A Short, Sharp, Shocking German Comedy
DIRECTED BY ROBERT SIODMAK/1931
STREET DATE: April 6, 2021/KINO LORBER STUDIO CLASSICS
Chronological snobbery in every generation leads us to believe that dark, edgy, and surreal comedy is uniquely contemporary. Of course, it’s not and while there are plenty of examples stretching back hundreds of years, director Robert Siodmak’s 1931 “proto-musical murder comedy” The Man in Search of His Murderer is one that has unfortunately slipped into obscurity.
The Man in Search of His Murderer (Der Mann, der seinen Mörder sucht) is a spare, cynical story of suicide and contract killing (unsuccessfully attempted, in both cases). It’s pedigree is impressive, with a crew that later fled Germany in the 30s and enriched Hollywood: Robert Siodmak went on to direct such films as The Spiral Staircase and The Killers. His younger brother, Curt, co-wrote “The Man in Search of His Murderer” and in Hollywood specialized in writing horror screenplays (The Wolfman, I Walked with a Zombie). The other co-writer, Billy Wilder, became a giant in Hollywood, both as a writer and a director (Sunset Boulevard, Ace in the Hole, Double Indemnity, Some Like it Hot, The Apartment, and on and on…) Wilder’s dark, sardonic wit is evident in The Man in Search of His Murderer, even with the film’s limited dialogue (typical of early sound films). The film’s composer, Friedrich Hollander, also went on to a prolific career in Hollywood, including writing the songs for the equally dark and deranged The 5000 Fingers of Dr. T.
I can’t really tell you what film Siodmak and company made, when they made The Man in Search of His Murderer, because out of the film’s original 9 acts, only 5 remain. The film failed with audiences and was severely trimmed before being released under a new title: Jim, The Man with the Scar. The new Kino Blu-ray restores the original title, if not the lost acts. The film opens with the central character, Hans Herfort, standing in front of a mirror with a gun to his head. It’s a grim, noirish shot, but in just a matter of seconds the film tilts sideways into comedy. When a burglar breaks into Herfort’s apartment, he pleads with the intruder to kill him.
After consulting with this criminal union’s on call legal department, the burglar, Otto Kuttlap (Raimund Janitschek) agrees to kill Herfort within 12 hours for a hefty chunk of his life insurance. A contract is drawn up, and madness ensues. It turns out that Kuttlap is not a particularly skilled contract killer, leading to slapstick disasters including a bombing gone awry and a failed electrocution. For his part, Herfort has given up on life too soon. Just after signing his life away he goes to a club, meets a beautiful girl, Kitty (Lien Deyers) and falls in love. With his will to live restored, Herfort, Kitty, and his Weimar Republic bros go in search of Kuttlap – only to discover that he’s sold the contract to a more experienced assassin, a member of the same criminal union. “Our best man,” Kuttlap explains rapturously. “Our pride and joy. Jim, The Man With the Scar.”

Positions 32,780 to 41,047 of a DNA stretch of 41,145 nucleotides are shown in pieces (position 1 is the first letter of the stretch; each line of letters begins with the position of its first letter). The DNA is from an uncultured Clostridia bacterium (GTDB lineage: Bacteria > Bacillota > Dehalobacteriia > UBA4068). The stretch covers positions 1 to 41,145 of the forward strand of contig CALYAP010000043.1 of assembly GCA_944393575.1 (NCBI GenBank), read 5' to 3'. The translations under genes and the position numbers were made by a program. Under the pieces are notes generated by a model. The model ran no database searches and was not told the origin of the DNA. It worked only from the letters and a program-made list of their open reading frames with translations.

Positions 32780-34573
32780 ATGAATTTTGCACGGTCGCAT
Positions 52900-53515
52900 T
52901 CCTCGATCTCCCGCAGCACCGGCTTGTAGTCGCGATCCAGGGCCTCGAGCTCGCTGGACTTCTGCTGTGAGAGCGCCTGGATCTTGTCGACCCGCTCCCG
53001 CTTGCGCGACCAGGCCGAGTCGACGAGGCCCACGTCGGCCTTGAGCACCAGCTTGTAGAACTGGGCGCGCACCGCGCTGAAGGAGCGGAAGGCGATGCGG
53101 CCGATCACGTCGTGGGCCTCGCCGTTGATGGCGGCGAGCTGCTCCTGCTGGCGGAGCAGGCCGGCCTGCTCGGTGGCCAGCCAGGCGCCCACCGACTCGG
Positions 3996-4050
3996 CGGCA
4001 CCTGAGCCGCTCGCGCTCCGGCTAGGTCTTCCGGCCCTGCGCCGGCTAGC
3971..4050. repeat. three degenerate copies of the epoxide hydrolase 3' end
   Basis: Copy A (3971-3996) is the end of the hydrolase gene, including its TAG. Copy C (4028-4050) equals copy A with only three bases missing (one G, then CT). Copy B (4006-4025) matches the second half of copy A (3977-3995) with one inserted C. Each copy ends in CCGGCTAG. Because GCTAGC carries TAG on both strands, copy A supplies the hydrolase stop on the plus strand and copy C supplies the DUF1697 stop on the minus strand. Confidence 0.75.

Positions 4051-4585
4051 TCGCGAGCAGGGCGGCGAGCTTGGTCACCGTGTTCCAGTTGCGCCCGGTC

While Hans Ruhmann gives a strong performance as the callow, vapid Hans Herfort, I have to tell you that my favorite character in this film is Jim, The Man With the Scar (Hermann Speelmans). He is alternately menacing and endearing, the sort of hilariously bizarre character who might wind up one of Wilder’s later films, like Ball of Fire. Kuttlap and Jim are members of the Weisse Weste – the White Vest Club – a union and social club for criminals. Hints of The Threepenny Opera and M abound, but the Weisse Weste is sillier than anything in either of those works. The scene of the members singing together as their leader, played by Holland, directs them with a loaded gun, is one of the best in the film. Eventually the film’s chaotic plot spins out of control and the last few minutes lose their momentum in the chaos. But most of The Man in Search of His Murderer is twisted fun.
Kino’s new release of The Man in Search of His Murderer looks great, with richly textured black and white cinematography showing off the film’s expressionistic sets and the actors wonderfully unforgettable faces. It also sounds good, and the songs are genuinely catchy. The only bonus feature is an audio commentary by film historian Josh Nelson, but he knows his stuff. Nelson is the one who described the film as a “proto-musical murder comedy”, which is both accurate and communicates how weird and enjoyable this movie is.